The Year of Putinism in China

Yu Bin (于滨), a senior fellow for the Shanghai Institute of American Studies and a regular contributor on Sino-Russian relations to Comparative Connections, argues in the Asia Times that China is putting its faith in ’s managed democracy. But that doesn’t mean China is looking to copy the Russian model, the thesis of a recent Time’s China Blog post. From the Asia Times:

For the West, Putin’s rule means Russia’s departure from democracy. Beijing sees that Putinism works for a nation like Russia. During eight years under Putin, Russia has been transformed from chaos to stability, fragmentation to recentralization, and poverty to prosperity. It is only natural for Russians to continue the current policy, with or without Putin. For Beijing, Moscow seems to have finally figured out its approach to modernity: not the West, nor the East, but somewhere in the middle – the Russian way. …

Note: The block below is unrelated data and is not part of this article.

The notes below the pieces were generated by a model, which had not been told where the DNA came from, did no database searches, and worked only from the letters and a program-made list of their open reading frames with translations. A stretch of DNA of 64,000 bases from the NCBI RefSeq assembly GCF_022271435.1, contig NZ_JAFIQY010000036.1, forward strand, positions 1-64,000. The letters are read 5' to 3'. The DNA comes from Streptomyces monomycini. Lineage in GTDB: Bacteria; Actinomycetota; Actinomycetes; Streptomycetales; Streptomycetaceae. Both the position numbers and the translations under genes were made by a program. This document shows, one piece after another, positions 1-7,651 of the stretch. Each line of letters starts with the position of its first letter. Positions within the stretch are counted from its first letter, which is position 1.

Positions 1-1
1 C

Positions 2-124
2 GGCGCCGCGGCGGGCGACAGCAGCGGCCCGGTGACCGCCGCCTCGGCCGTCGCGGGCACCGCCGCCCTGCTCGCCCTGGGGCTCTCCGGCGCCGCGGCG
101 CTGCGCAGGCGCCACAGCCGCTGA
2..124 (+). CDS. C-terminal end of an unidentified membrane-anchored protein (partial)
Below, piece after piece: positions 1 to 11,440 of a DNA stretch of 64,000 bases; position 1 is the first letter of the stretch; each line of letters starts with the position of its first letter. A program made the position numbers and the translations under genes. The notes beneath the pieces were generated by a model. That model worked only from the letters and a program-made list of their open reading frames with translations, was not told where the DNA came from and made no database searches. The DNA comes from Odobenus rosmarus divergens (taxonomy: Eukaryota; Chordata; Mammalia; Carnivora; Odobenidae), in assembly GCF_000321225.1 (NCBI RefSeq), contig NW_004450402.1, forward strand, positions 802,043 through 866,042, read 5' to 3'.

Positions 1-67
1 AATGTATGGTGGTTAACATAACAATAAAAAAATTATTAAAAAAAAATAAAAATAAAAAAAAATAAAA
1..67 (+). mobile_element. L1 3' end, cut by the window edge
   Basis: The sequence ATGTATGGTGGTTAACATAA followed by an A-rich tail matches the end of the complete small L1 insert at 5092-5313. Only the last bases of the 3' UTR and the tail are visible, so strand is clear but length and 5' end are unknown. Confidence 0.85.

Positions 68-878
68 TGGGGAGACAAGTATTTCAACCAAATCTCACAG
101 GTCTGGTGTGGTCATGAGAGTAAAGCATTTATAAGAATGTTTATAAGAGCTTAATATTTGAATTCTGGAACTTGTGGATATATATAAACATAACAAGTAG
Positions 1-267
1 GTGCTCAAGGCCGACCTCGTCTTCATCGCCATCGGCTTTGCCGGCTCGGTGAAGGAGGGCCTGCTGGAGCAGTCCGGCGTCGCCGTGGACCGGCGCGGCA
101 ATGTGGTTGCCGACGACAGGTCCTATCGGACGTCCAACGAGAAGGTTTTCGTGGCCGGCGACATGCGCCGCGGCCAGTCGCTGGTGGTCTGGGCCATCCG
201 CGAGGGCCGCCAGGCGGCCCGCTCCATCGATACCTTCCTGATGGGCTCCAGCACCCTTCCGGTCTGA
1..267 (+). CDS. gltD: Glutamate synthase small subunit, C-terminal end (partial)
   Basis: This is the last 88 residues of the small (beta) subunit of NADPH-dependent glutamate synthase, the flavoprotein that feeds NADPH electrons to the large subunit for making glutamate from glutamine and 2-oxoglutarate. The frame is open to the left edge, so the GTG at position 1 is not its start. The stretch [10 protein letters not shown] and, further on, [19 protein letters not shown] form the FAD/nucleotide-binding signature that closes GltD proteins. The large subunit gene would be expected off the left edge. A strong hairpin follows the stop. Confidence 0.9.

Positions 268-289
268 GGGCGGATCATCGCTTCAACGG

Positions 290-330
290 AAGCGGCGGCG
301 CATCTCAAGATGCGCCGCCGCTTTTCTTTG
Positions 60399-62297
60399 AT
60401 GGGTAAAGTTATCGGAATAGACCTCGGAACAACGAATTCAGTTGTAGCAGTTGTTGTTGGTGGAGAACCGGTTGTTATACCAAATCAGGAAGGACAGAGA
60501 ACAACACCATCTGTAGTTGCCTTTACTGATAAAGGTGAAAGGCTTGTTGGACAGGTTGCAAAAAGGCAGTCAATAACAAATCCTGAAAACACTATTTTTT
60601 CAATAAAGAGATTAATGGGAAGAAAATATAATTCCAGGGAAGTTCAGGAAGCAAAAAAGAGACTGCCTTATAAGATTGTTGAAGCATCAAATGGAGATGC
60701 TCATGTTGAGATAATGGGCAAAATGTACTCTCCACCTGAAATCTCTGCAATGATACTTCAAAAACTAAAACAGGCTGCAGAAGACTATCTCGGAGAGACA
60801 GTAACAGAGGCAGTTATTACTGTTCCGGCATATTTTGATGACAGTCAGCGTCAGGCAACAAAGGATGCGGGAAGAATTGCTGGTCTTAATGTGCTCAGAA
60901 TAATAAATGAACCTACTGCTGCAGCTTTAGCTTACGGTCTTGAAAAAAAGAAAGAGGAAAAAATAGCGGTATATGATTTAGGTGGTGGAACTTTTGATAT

One key element of the current Sino-Russian strategic partnership has been a high level of trust, which is expected to continue under the Medvedev-Putin team. Harmony among political elites, however, is no guarantee of success in managing a host of dissonant issues such as asymmetrical trade (a rapid decline of Russian equipment exports to China), stagnant military sales, and perceived Chinese immigration into Russia’s far eastern region. It is unclear if the just finished “China Year in Russia” (2007) and “Russia Year in China” in 2006 will help ordinary Russians and Chinese to develop some mutual chemistry.

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